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VOHeroes 101

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  1. The VOHeroes Mission and Ethos
    Why become a client's VO...hero?
    2 Topics
  2. Strategy: the four keys
  3. Tactics: how you'll learn
    12 Topics
  4. How to get help and support
    5 Topics
  5. Working with the VOHeroes.com site
    A deeper dive into VOHeroes.com
    6 Topics
  6. How to take VOHeroes courses
    10 Topics
    |
    1 Quiz
  7. Courses, workouts and other resources
    How to attend VOHeroes workouts
    5 Topics
  8. How to search the VOHeroes resources
    2 Topics
  9. The VOHeroes Affiliate Partner program
  10. How to get your demos produced by VOHeroes
    3 Topics
  11. How to get private one-on-one VOHeroes coaching
  12. Get your certificate and get going
  13. A VOHeroes Welcome
    Real quick...are you sure you're in the right course?
  14. Managing your VOHeroes Pro membership
    5 Topics
  15. How to communicate: Pro Connect, Messaging and Notifications
    4 Topics
Lesson 1, Topic 1
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The history of VOHeroes.com

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Enlarge this video to full screen by rolling over the bottom of the video frame, then click or tap on the four-corner icon at the far right of the toolbar. When this video is finished, click or tap on the blue Mark Complete button below to move on to the next step (if it’s gray, finish watching the video). If there is no button, you choose another topic from the list on the left.

VOHeroes wasn’t always called VOHeroes. After 10 years under one name, it was time for a change.

How it started

When I first started teaching voice over, I did so because someone asked who did my demo.

I said, “I did. Doesn’t everybody produce their own demo?”

I didn’t know what the marketplace was calling for, but clearly, when my first few weeks of classes (which were classes on how to voice commercials – that was it!) sold out, I figured maybe there was a demand for it.

So I added two more classes, on documentary narration and on IVR. Those sold out as well.

What was up with that name?

When that same actor asked about my demos, he also asked if I could produce one for him. I did, and I started doing that for other actors. And I called my company Demos2Go.

Then, when I started teaching classes, I renamed my small little enterprise to cover both demo production and the classes…as VO2GoGo. (VO2Go wasn’t available, and the go-go thing was for speed and agility.)

Over the next decade, we went from 3 classes to 36. When my schedule wouldn’t handle teaching weekly, we went to monthly classes at various locations around Los Angeles.

And we added coaches to the team as well.

Then, we flipped the classroom.

The move to online classes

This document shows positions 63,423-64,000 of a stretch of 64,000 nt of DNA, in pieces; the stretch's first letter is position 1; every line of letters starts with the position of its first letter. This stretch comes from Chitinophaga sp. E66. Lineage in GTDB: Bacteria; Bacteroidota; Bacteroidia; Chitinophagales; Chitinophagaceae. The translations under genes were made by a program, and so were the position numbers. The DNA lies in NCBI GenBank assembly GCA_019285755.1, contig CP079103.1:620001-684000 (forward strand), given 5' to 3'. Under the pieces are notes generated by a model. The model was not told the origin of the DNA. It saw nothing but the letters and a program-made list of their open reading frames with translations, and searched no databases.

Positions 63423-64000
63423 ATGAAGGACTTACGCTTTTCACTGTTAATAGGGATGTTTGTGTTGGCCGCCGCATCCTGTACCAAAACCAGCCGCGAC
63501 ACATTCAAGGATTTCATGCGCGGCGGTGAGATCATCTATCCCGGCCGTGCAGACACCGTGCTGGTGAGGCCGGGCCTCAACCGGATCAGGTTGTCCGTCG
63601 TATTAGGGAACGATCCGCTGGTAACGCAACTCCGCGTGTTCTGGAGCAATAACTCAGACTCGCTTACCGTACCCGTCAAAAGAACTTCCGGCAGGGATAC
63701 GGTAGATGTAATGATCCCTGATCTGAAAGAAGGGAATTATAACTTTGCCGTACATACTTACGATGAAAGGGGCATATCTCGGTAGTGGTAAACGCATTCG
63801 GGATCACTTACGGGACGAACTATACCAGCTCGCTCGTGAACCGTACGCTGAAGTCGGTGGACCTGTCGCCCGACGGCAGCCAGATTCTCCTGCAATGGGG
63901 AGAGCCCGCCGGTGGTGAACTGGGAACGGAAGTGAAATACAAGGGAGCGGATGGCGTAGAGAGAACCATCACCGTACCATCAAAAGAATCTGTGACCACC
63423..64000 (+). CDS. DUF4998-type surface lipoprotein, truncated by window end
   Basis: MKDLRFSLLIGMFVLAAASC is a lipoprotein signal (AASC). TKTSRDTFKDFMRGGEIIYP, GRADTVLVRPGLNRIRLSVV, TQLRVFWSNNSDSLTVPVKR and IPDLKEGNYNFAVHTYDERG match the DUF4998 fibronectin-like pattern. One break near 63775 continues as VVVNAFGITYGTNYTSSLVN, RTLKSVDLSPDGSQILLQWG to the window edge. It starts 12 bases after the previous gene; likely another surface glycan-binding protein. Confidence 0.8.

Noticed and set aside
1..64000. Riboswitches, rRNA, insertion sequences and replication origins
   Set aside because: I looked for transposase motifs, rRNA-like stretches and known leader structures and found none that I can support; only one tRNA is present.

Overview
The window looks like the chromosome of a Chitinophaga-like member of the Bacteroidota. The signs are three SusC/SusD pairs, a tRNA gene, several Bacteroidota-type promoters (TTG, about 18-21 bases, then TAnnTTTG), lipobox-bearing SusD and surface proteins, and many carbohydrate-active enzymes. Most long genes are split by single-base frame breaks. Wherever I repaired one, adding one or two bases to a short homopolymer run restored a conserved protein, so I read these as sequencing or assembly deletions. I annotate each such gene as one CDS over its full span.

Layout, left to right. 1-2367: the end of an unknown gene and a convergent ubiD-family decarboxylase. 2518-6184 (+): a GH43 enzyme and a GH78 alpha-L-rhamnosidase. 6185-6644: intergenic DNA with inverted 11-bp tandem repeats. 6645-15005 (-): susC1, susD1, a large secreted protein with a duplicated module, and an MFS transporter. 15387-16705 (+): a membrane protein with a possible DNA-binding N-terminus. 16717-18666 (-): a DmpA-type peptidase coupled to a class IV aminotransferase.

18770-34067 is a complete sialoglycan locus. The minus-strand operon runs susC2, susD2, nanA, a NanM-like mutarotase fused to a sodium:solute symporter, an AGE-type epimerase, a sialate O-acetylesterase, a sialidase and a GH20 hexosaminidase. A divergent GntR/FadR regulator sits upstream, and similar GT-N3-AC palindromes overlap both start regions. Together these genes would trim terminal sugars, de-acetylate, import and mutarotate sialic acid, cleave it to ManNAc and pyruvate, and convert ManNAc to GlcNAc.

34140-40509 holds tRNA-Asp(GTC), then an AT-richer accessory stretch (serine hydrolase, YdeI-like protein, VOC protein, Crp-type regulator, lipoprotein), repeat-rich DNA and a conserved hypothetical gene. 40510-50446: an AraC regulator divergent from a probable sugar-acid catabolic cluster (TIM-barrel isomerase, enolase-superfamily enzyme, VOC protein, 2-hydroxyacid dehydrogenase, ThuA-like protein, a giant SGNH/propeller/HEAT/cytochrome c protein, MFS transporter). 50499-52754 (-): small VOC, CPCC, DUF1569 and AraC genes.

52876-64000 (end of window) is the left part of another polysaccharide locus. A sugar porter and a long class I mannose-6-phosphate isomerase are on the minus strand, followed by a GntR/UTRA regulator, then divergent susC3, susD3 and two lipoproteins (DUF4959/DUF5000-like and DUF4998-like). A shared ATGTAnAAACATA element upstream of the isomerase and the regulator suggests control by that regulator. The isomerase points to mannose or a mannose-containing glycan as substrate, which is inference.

Again, my acting and performance schedule was getting hectic, and I wasn’t able to set aside time each week to teach the classes live.

And it was around this time that I found out about the “flipped classroom.”

When we were kids, we studied in class, we went home to do homework, we turned it in and we were graded on it. That, along with our test scores, determined our grades.

Flipping the classroom does just what it sounds like. Instead of the teacher teaching the class by simply speaking the words, in the classroom, the students watch richly produced video classes, that the teachers can update when they need to.

Then, the time in the classroom is used to dive deeper into the course content, discuss issues, explore the subject matter, ask questions and get answers, and give the students an opportunity to feed back the information they’ve been learning in the video classes to the teachers and their fellow students.

Flipping my classes meant I could free up my schedule (and my coaches’ schedules, who were also teaching the classes live, from my notes), produce nicely formatted and visually/aurally appealing videos, and use the precious time we had together to explore, work out on mic and do all the things that helped deepen the engagement in voice over.

Yeah, but the name.

So at some point, I just got tired of explaining to people how to spell “VO2GoGo”, that it was 2 “go”s and that there was a number in there…sigh.

I also wanted a much easier to say, and much more descriptive name that simply and clearly illustrated what my mission was: turning MY clients into go-to talent for THEIR clients.

And one day, it struck me…I help build voice over heroes.

I went through some branding exercises, and I came out at the other side with VOHeroes.com.

And that’s where we are today: me, and my team of coaches, helping you achieve success at becoming heroes to your VO clients.

But what does success look like? How do we define success? Hit that Mark Complete button below or Next button at the top of the page to find out.

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  1. I hear ya on the “preferred domain name” being unavailable. “emelle” is my SAG-AFTRA name, since 2003. It’s become my real identity; the only people who know my legal name are, well, legal entities that NEED to know it (banks and the IRS, for example). Otherwise, I’m just “emelle”… but emelle dot com is unavailable, unless I want to buy MY NAME for six thousand dollars! No thanks!
    … so … emelle4real it is. It’s my web address, my email address, and my handle for all of my social medias, which allows me to maintain my persona of emelle whilst also expanding into the interwebs, where something longer than just a first name is sometimes required.
    I love VOHeroes! I will BE one, and soon enough!